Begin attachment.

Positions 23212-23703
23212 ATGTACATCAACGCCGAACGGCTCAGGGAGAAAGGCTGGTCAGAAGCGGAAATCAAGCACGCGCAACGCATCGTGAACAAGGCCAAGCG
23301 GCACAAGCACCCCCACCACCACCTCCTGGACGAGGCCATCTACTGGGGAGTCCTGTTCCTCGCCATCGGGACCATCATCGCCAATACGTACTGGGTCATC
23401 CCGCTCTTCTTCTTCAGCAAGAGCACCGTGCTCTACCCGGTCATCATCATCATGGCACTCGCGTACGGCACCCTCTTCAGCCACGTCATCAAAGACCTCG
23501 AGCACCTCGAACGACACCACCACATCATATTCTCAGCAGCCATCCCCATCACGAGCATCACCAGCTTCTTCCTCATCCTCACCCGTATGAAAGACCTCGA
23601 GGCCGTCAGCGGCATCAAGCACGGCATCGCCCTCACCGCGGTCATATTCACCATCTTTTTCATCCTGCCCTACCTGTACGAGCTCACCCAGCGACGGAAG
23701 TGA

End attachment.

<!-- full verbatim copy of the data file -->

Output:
Positions 23212-23703
23212 ATGTACATCAACGCCGAACGGCTCAGGGAGAAAGGCTGGTCAGAAGCGGAAATCAAGCACGCGCAACGCATCGTGAACAAGGCCAAGCG
23301 GCACAAGCACCCCCACCACCACCTCCTGGACGAGGCCATCTACTGGGGAGTCCTGTTCCTCGCCATCGGGACCATCATCGCCAATACGTACTGGGTCATC
23401 CCGCTCTTCTTCTTCAGCAAGAGCACCGTGCTCTACCCGGTCATCATCATCATGGCACTCGCGTACGGCACCCTCTTCAGCCACGTCATCAAAGACCTCG
23501 AGCACCTCGAACGACACCACCACATCATATTCTCAGCAGCCATCCCCATCACGAGCATCACCAGCTTCTTCCTCATCCTCACCCGTATGAAAGACCTCGA
23601 GGCCGTCAGCGGCATCAAGCACGGCATCGCCCTCACCGCGGTCATATTCACCATCTTTTTCATCCTGCCCTACCTGTACGAGCTCACCCAGCGACGGAAG
23701 TGA